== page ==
Le Vingtième siècle by Aurélien Bellanger

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Walter Benjamin, The BnF (Bibliothèque nationale de France), Charles Baudelaire, George Bataille’s secret society, the gilets jaunes… What do they all have in common? All of these figures overlap and intersect in Aurélien Bellanger’s latest and sixth novel, Le Vingtième siècle (Gallimard 2023). Using Benjamin as his fil conducteur, Bellanger crafts a new kind of novel – a hodgepodge of 20th century fragments in the form of concocted letters, journal publications, and student thesis excerpts and poems.

If you’re looking for an easy read with a straightforward plot, you won’t find it here. Le Vingtième siècle entangles the lives of his fictional characters – a small group of leftists between the ages of 18 to 40 belonging to a Benjamin research group – with those of Benjamin’s network. When one of the researchers, a poet and fellow Benjamin scholar, commits suicide during a conference at the BnF, the fictional Benjamin researchers seek to find the dead poet’s manuscript. The reader joins them on a Babelian journey, navigating various journal excerpts and enigmatic letters along the way.

Rather than reproducing dialogue and letters from actual archives, Bellanger imagines them through his own extensive research as a reader of Benjamin, a philosopher, and a past bookseller. Le Vingtième siècle is impressively thorough despite its fragmented form: The epistolary exchanges are so convincing that Bellanger will have you wondering if what you’re reading is real or fiction. The novel combines imagined letters from 20th century German philosophers Adorno and Heidegger with exchanges between Benjamin’s family, including his blood relative, German psychologist and philosopher Wilhem Stern (inventor of the IQ test).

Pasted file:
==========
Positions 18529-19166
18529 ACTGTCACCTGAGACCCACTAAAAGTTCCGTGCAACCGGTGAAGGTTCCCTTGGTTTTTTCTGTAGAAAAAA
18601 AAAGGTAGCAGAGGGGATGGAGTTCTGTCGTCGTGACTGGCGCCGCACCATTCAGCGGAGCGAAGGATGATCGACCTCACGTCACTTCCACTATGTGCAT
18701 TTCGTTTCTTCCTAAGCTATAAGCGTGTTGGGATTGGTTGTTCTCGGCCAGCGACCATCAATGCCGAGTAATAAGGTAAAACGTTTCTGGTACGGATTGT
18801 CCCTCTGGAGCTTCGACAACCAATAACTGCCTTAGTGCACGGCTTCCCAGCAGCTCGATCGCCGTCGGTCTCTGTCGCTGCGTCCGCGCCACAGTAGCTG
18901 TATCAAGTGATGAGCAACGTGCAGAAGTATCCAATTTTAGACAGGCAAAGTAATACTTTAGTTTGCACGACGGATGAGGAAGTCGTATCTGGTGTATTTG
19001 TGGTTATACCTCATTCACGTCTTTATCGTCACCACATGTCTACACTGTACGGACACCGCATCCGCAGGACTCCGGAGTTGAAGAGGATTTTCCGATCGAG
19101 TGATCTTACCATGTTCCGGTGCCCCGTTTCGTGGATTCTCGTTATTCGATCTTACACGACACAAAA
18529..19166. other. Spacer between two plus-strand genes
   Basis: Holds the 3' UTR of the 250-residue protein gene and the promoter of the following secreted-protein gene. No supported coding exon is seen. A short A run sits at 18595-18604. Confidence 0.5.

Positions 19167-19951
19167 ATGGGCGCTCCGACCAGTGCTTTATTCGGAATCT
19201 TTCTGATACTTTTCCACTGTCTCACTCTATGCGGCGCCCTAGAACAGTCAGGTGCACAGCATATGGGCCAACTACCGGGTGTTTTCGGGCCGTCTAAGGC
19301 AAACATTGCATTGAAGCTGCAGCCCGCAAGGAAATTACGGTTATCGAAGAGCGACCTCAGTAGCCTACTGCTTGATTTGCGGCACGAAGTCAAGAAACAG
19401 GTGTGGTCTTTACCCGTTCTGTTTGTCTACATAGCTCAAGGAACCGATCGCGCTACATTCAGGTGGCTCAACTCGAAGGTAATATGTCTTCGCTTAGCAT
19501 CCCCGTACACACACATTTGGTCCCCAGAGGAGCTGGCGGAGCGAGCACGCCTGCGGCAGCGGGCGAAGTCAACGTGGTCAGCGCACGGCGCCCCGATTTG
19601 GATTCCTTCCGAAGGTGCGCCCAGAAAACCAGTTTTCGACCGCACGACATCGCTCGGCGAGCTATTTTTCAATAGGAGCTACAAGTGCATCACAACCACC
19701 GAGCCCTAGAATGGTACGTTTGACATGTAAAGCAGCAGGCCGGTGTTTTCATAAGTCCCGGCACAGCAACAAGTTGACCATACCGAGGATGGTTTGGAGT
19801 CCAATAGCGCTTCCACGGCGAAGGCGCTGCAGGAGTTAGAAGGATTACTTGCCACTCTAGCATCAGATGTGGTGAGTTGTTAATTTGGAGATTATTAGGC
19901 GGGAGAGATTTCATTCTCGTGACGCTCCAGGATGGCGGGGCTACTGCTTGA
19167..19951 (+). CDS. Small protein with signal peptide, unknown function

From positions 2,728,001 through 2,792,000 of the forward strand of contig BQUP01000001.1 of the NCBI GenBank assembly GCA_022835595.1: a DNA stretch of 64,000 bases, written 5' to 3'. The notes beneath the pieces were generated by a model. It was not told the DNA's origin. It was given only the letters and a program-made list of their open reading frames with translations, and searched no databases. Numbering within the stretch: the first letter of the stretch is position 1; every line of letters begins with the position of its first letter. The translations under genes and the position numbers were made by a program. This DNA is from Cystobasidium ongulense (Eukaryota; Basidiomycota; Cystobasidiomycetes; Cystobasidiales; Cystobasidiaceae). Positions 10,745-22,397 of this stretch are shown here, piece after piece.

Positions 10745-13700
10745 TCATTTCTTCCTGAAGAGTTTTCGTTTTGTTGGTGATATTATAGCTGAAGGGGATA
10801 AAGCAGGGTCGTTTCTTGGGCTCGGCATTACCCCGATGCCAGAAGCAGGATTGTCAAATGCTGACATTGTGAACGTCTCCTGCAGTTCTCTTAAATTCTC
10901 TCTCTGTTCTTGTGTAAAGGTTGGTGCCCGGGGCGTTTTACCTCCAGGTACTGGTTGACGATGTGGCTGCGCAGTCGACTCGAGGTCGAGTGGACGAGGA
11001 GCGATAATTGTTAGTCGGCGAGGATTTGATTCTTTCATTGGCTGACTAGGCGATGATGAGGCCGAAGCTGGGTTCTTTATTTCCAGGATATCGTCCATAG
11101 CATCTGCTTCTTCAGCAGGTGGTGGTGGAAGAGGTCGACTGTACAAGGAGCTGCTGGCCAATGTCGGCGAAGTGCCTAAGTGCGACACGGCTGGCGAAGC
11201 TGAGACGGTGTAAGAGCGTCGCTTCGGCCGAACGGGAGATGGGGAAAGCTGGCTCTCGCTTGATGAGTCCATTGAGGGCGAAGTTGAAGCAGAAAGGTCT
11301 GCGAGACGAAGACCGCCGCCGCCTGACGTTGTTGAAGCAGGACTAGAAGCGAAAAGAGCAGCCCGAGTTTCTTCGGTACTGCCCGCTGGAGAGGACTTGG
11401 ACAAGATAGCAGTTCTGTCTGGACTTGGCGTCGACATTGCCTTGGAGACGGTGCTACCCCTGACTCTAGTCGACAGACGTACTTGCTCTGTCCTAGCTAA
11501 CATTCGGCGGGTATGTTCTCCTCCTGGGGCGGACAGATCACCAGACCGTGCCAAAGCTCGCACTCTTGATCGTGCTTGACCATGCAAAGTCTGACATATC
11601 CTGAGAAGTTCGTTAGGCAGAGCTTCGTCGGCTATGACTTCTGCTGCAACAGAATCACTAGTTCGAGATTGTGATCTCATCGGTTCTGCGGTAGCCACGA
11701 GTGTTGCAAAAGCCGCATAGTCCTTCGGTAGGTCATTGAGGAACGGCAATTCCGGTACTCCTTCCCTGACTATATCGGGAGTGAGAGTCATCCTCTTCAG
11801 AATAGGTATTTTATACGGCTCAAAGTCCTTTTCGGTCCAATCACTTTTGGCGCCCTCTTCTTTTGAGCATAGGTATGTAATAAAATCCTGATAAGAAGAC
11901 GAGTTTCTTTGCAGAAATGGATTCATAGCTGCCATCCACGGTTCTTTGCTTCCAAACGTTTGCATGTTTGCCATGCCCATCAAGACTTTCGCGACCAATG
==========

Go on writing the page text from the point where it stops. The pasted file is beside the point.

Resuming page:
Le Vingtième siècle isn’t just for Benjamin enthusiasts – though aficionados will appreciate the endless allusions to the German-Jewish critic and his inner circle – it’s also for those seeking something different that resists formulaic novel writing. Le Vingtième siècle is no 20th century novel… but it’s not really one from our time, either.

Le Vingtième siècle by Aurélien Bellanger, Gallimard
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Angelica So is a California native who earned her Ph.D. in French literature at Emory University. She was previously a Visiting Assistant Professor at Emory and a Mellon Teaching Fellow at the University of New Mexico. Her articles on Southeast Asian Francophone literature have been published in journals such as The French Review, Genocide Studies and Prevention, and Journal of Graphic Novels and Comics. A Francophone literary scholar, and a member of the Asie du Sud Est Research Network (ASERN), Angelica So is the English language book buyer at Albertine.
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